International Finance Management

02 Jul


Following are the data for India’s B.O.P.

  Year 2004-05 Rs (in Mn)
1) Merchandise Exports 3,62,661
2) Merchandise Imports 5,33,778
3) Income on Travel, Transportation MIS 2,27,762
4) Payments on Travel, Transportation MIS 1,63,353
5) Receipts for Maintenance of Embassies 1,812
6) Payments for Maintenance of Embassies 1,172
7) Unrequired Transfer Received 96,318
8) Unrequired Transfer Outwards 1,939
9) Investment Income Received 21,098
10) Investment Income paid to Foreign Residents 39,014
11) Foreign Investment (FDI, FPI) Received 2,06,696
12) Foreign Investment made by Indian Films 1,53,377
13) Other Capital Receipts 2,90,100
14) Other Capital Outflows 1,98,016


1)  Calculate balance of Visiable Trade?

2)  Calculate balance of Invisiable Trade?

3)  Calculate balance of Capital Account?

4)  Calculate change in Reserves?



The Indian Foreign Exchange market has grown substantially during the liberalization period of the Indian economy. The growth in the retail segment of the market has increased the foreign exchange business turnover of `Authorised Dealers’ while the increase in tourism has boosted the business volumes of `Money Changers’.

This period has seen several landmark developments such as change in the vehicle currency, introduction and withdrawals of the `Liberalised Exchange Rate Management System (LERMS), change in the modality of quoting exchange rates, stepwise introduction of convertibility of the Indian Rupee etc.  The Foreign Exchange Dealers Association of India (FEDAI) has played a significant part in helping the market to assimilate these changes thereby ensuring the smooth functioning of the market.


1)  Define Foreign Exchange Market? What are its characteristic features?

2)  What were the provisions of LERMS?

3)  What are the function of FEDAI?

4)  Which is the currency used as vehicle currency in India?

5)  Who are `Money Changers’?



  US $ Millions 1998-1999 1999-2000
  Exports 34,298   38,285  
  Imports 47,544   55,283  
  Trade Balance   -13,246   -17,098
  Invisibles 9,208   12,935  
  Current A/c Balances   -4,038   -4,163
  External Assistance 820   901  
  NRI Deposits 1,742   2,140  
  Foreign Investments 2,412   5,191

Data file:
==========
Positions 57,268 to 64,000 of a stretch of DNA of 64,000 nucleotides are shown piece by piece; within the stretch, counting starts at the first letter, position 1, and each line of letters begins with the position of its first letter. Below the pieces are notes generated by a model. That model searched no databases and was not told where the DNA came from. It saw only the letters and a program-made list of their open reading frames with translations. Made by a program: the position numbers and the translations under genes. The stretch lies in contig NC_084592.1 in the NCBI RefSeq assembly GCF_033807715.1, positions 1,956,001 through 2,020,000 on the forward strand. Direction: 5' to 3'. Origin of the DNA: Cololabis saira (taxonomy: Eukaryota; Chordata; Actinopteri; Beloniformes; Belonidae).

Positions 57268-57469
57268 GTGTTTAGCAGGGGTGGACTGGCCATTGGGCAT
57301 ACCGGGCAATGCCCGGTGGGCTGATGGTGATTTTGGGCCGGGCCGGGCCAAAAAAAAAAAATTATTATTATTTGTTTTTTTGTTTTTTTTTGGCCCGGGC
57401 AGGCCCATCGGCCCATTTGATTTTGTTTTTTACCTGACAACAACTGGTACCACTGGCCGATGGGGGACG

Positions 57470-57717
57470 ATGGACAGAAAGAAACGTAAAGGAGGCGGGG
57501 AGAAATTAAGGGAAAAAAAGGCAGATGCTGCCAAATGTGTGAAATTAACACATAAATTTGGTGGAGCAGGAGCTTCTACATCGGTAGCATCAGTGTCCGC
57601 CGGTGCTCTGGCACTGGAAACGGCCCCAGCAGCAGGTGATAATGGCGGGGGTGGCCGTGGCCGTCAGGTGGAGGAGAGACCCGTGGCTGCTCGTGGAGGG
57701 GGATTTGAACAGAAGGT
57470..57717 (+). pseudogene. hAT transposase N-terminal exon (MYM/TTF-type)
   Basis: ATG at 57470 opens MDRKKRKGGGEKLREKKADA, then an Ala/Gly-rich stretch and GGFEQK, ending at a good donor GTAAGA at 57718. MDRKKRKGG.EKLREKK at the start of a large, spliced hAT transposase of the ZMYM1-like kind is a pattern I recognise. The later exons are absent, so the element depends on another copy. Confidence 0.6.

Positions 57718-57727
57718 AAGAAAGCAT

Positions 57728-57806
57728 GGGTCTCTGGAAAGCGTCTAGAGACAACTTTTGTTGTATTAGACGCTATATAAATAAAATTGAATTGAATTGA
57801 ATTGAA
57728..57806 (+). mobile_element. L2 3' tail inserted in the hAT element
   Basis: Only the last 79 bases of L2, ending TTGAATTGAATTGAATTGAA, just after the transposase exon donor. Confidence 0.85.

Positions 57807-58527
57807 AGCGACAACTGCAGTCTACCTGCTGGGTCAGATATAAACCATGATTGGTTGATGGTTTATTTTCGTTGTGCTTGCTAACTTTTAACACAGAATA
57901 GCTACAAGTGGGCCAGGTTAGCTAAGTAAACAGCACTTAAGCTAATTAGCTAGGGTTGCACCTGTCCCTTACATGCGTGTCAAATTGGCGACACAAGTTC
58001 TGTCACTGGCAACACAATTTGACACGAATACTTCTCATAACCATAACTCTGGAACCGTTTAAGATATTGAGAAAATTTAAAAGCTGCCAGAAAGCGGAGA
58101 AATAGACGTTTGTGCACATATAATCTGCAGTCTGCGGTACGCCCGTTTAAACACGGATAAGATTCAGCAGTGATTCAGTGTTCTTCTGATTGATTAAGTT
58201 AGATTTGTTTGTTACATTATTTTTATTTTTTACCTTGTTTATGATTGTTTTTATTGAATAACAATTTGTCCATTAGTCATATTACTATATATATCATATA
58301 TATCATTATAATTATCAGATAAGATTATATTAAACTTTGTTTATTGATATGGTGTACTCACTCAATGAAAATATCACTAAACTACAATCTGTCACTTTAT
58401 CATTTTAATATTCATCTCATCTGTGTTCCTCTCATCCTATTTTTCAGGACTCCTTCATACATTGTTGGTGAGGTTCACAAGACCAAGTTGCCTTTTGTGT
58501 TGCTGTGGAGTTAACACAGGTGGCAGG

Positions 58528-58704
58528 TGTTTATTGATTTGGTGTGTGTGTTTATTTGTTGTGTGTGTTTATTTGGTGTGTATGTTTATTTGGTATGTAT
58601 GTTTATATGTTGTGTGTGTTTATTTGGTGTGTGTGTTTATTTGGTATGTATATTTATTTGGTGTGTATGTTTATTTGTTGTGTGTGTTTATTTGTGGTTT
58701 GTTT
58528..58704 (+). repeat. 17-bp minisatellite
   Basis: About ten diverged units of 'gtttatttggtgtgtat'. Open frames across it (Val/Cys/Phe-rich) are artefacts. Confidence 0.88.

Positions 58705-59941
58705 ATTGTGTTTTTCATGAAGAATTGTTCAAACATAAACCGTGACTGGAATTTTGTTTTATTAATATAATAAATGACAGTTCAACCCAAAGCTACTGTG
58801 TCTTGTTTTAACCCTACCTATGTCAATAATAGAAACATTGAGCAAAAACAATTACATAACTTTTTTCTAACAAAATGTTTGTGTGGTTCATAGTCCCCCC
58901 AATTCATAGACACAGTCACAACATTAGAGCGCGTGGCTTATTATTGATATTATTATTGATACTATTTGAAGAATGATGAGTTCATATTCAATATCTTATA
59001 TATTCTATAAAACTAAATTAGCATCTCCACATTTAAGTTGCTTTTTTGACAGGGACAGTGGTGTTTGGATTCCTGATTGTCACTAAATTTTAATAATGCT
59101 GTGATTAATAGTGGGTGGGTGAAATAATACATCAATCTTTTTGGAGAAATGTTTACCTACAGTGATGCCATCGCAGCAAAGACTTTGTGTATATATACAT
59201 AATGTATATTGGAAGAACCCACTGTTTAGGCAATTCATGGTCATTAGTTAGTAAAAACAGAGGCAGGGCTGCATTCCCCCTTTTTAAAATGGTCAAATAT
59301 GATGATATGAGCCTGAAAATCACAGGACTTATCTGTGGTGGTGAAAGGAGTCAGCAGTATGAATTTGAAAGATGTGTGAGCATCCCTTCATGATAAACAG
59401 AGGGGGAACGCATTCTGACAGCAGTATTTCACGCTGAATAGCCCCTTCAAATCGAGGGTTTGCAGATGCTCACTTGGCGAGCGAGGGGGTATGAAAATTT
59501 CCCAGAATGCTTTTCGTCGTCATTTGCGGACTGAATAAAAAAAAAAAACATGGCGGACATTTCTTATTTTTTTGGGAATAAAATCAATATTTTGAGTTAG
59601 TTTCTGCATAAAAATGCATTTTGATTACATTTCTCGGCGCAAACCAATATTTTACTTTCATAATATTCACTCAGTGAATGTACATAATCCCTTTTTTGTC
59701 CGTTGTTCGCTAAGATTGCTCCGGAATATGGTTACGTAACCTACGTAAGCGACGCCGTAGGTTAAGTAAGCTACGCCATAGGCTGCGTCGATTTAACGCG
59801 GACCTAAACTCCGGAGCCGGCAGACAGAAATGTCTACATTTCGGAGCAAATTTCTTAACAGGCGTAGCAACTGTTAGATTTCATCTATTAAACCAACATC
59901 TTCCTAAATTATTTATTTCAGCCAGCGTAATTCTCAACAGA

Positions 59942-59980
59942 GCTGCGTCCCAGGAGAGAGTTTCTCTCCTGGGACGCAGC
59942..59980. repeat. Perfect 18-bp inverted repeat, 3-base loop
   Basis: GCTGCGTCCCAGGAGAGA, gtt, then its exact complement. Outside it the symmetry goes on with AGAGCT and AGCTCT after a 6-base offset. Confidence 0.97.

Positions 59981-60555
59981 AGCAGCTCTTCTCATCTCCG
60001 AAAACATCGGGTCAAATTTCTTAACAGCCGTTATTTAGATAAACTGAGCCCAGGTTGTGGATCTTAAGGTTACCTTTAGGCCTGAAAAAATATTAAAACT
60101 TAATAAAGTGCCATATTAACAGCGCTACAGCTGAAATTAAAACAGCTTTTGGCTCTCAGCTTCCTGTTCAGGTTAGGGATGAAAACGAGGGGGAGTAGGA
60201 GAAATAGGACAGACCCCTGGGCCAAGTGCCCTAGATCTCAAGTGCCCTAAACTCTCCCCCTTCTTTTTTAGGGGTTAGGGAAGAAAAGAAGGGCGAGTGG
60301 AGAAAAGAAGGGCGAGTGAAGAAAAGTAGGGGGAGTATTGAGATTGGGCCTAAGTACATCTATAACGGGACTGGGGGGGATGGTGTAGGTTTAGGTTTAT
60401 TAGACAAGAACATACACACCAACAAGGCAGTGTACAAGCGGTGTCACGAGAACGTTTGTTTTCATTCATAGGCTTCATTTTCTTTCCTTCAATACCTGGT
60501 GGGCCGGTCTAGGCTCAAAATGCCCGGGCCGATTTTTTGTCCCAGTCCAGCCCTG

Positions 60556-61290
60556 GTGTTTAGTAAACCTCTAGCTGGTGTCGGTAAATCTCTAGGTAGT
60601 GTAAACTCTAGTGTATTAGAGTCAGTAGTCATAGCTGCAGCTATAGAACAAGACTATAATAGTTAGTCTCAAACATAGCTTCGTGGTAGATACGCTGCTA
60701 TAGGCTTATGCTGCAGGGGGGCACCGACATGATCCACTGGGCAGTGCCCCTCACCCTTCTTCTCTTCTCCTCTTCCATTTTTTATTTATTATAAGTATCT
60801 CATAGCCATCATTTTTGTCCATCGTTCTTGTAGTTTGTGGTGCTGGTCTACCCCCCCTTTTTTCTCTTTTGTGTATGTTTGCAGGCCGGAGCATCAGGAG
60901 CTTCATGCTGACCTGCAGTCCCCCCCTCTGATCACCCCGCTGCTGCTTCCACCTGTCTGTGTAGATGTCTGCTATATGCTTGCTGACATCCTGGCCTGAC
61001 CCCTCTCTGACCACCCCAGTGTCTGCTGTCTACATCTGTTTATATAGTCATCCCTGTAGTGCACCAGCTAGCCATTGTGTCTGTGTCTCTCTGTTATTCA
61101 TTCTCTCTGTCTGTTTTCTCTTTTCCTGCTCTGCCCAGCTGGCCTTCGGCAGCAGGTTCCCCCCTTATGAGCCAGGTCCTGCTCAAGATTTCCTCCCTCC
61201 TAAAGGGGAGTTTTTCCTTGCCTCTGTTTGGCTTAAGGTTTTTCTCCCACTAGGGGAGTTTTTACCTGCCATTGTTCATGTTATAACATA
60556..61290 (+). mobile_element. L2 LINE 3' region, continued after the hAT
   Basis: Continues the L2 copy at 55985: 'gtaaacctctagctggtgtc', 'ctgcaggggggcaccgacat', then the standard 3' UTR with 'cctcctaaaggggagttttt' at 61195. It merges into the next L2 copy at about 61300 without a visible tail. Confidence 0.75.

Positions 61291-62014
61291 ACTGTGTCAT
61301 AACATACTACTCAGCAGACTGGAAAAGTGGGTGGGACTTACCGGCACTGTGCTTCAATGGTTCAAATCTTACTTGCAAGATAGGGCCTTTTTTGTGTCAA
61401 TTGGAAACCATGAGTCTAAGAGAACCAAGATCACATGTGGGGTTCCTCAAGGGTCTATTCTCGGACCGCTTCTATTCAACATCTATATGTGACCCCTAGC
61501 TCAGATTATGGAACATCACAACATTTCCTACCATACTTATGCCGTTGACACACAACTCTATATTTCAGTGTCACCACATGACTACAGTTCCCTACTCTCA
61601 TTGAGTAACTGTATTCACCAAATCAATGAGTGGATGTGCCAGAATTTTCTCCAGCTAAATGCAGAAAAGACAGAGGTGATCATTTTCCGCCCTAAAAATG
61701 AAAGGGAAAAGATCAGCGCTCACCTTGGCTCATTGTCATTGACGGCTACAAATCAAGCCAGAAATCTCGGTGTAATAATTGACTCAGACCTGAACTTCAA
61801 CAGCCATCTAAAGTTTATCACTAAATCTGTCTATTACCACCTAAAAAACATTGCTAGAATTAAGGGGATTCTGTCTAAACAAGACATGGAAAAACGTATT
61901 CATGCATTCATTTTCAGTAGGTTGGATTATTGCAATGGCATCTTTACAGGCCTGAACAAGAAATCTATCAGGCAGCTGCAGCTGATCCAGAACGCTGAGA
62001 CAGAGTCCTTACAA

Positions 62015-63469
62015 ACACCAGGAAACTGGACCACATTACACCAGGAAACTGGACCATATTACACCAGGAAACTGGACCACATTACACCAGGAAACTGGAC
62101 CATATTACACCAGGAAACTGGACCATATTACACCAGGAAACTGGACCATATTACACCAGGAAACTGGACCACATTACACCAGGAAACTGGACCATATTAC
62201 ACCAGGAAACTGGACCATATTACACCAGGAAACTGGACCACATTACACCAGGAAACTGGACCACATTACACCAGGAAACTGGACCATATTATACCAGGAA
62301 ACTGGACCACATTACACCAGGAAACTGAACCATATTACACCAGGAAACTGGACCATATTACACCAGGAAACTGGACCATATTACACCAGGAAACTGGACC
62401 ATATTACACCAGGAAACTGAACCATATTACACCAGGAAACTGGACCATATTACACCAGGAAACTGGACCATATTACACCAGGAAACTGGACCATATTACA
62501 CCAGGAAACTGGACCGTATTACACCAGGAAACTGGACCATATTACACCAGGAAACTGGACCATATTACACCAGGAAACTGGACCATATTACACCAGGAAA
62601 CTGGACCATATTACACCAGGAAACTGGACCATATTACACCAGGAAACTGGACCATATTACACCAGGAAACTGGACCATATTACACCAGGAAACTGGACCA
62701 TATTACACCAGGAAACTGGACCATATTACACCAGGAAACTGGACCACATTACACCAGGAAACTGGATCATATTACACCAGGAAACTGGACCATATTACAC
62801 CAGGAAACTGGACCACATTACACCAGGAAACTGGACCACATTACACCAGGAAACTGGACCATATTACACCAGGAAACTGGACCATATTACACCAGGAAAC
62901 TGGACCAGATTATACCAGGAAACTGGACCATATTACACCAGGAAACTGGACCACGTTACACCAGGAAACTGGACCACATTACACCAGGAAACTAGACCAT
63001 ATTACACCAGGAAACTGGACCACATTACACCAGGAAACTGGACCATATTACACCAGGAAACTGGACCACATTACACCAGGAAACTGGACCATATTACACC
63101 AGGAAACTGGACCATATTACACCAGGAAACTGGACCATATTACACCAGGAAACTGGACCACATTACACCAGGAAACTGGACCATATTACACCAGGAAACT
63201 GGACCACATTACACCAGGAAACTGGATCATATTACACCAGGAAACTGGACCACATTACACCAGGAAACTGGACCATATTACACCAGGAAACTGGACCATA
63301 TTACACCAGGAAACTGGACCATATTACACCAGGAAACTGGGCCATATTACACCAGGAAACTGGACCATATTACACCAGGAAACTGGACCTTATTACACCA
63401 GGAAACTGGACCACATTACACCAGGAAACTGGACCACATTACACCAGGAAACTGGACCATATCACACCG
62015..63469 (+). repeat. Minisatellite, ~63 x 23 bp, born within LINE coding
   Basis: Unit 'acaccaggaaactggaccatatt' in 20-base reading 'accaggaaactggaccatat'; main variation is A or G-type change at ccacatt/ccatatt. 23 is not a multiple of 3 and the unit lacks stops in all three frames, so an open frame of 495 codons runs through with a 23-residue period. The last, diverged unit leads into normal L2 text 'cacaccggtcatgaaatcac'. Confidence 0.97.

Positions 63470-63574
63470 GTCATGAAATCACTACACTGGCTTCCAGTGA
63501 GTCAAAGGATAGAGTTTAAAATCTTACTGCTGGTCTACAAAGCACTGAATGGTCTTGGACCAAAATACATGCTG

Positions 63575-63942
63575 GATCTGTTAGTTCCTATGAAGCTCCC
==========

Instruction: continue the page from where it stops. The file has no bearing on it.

Borrowings & Others 3,591   2,010  
  Total Capital A/c   8,565   10,242
  Overall Balance   4,222   6,402

Given the above data.


1)  Compile the basic balance?

2)  Examine the trade balance vis-à-vis the current account balance and explain its effect on the economy?

3)  Explain the behavior of the Capital Account entries and how can they affect the economy?

4)  Is the increasing positive `Overall balance’ good for the economy? Why?



Following the experience of successive financial crises in countries such as Maxico, Russia, Brazil, Turkey & Argentina. Besides South-East Asian countries over the past decade. It is now widely held within policy circles in developing countries that full capital account convertibility, which allows any entity to transfer their funds at will in and out of a country, causes more harm than good.

Introducing capital account convertibility at this stage would further encourage such speculative inflows and reckless commercial borrowings.

This increased risk within the country’s financial system had the potential of harting the common people, who would have to bear the brunt of adjustments once the boom comes to an end convertibility will increase the number of billionaires in India, not through entrepreneurial profit but through untaxed capital gains. This massive inflow of

portfolio investments does not have any positive impact on the productive sectors of the economy.


1)  What is capital account convertibility?

2)  What are the risks in capital account convertibility in India context?

3)  What is the present status of capital account convertibility in India?

4)  Bring out the arguments in support of convertibility?